Home visiting works like this: Parents learn of the free, voluntary programs through doctors’ offices, hospitals, schools or word of mouth. Once enrolled, a nurse or early childhood education specialist visits the home of a pregnant mom or parent of a newborn for an hour each week, usually through the child’s third birthday.
Home visitors work from a set curriculum. They urge pregnant women to stop smoking, drinking and doing drugs. They remind parents to take deep breaths or walk away when they’re frustrated with their children. They help families enroll in Medicaid or food stamps. They teach parents about the dangers of shaking a baby. They explain child development, helping parents understand, for example, that children who wet their pants or cry inconsolably don’t mean to be aggravating.
“It’s in a way like having a very friendly interpreter that helps you understand the behavior of the child,” said Adriana Bowen, manager of First Born Program’s Grant County home visiting site. “That behavior is often a cause of anger and frustration for adults, and that can escalate to a situation of abuse.”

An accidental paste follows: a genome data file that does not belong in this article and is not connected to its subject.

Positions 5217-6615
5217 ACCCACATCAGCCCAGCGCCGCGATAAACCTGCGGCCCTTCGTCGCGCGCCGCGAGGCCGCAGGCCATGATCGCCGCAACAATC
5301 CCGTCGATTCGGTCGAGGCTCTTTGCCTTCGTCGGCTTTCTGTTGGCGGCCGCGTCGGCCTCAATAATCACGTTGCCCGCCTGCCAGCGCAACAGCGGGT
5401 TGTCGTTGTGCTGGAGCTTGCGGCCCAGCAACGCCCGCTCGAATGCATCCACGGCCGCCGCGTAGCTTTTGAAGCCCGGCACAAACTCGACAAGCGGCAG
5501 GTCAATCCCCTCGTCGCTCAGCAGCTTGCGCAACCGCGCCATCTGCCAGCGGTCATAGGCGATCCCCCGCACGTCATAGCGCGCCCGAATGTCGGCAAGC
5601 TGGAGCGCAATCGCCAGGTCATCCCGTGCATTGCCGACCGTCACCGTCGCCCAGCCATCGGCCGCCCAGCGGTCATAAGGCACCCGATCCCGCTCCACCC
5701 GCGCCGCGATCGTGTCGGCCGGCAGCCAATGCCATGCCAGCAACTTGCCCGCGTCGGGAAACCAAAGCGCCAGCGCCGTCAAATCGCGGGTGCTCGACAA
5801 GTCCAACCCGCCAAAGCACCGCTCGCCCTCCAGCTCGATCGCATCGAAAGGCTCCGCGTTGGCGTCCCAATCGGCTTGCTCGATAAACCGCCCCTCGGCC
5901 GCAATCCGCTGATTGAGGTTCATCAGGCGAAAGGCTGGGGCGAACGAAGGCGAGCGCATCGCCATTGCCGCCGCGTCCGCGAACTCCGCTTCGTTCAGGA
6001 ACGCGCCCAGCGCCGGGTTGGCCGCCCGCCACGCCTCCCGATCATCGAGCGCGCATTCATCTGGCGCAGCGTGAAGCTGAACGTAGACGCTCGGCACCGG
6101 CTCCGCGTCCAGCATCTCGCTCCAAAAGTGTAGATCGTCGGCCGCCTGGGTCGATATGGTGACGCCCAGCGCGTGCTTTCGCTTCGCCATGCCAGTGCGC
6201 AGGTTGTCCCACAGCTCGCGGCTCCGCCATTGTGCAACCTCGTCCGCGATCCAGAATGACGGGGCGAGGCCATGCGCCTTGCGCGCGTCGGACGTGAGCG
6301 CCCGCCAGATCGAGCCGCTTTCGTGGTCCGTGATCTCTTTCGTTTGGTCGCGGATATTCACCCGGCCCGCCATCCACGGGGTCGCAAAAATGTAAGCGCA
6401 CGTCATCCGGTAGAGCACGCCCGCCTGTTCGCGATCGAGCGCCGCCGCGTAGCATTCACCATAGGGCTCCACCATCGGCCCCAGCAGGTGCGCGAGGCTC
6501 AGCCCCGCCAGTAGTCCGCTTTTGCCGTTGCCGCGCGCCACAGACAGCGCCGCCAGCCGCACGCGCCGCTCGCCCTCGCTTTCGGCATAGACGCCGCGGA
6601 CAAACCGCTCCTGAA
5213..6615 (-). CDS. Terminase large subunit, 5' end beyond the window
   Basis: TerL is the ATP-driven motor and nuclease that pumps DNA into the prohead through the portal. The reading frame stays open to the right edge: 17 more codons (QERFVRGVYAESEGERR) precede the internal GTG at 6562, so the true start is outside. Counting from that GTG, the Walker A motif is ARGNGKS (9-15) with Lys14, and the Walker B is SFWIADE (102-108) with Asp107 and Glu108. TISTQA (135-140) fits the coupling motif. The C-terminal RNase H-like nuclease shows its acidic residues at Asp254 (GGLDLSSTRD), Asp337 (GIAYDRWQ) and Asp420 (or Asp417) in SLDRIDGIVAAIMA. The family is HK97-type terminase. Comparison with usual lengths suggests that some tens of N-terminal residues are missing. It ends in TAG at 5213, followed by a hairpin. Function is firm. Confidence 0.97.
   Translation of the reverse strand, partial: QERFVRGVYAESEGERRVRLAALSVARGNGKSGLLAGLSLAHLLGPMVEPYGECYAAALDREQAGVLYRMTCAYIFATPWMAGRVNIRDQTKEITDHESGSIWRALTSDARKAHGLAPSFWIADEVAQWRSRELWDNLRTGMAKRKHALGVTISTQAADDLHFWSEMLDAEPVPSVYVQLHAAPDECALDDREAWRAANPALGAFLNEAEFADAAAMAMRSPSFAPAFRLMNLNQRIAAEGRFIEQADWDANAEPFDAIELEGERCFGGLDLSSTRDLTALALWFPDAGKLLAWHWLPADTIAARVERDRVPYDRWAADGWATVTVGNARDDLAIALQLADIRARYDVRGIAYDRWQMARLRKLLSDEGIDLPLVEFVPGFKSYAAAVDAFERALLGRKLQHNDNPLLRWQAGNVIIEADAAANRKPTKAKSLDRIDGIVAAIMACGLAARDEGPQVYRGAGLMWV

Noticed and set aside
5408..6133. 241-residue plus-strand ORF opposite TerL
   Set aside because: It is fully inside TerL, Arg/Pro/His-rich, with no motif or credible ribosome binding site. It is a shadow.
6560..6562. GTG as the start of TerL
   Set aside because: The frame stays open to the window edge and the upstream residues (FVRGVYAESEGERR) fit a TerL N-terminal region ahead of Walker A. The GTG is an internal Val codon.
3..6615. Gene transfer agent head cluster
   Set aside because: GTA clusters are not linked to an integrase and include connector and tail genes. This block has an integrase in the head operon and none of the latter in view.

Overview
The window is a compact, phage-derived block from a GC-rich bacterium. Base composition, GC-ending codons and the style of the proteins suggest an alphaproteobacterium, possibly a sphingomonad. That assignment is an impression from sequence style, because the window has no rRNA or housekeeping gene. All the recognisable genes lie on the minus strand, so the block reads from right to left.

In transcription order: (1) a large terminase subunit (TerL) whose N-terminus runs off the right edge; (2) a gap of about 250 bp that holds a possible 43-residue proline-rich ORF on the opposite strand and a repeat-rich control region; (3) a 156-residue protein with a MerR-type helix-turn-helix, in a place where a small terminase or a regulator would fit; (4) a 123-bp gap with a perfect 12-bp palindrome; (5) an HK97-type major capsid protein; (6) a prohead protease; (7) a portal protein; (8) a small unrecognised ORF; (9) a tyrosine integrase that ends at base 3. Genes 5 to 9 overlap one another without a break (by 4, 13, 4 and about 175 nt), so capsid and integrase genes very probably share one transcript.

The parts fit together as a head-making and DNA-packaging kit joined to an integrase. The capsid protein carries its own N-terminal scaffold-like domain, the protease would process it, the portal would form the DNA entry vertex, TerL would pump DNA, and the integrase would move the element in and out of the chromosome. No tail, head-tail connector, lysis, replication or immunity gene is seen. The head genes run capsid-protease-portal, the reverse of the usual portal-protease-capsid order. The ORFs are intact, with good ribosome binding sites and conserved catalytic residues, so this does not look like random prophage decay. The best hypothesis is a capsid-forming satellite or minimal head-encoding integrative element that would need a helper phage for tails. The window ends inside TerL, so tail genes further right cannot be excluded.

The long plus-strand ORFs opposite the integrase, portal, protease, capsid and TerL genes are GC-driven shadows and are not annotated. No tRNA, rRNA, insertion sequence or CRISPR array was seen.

Alizandra Jasso was 3 when she wet her pants in her family’s Mimbres home in 2013. Her mother’s boyfriend, Nicolas Grijalva, slapped her, according to news reports. He slammed her body against the toilet, into the shower door and onto the floor, knocking her unconscious. Her last words were “No, daddy, no.”
In Anthony, Jessica Barron abused her 5-year-old daughter, Angel Lorraine Jimenez, over a period of four days in 2010, according to sheriff’s reports. After the girl’s death, a younger sibling told investigators Barron beat Angel with a stick until “she fell asleep,” apparently because the kindergartener soiled her pants.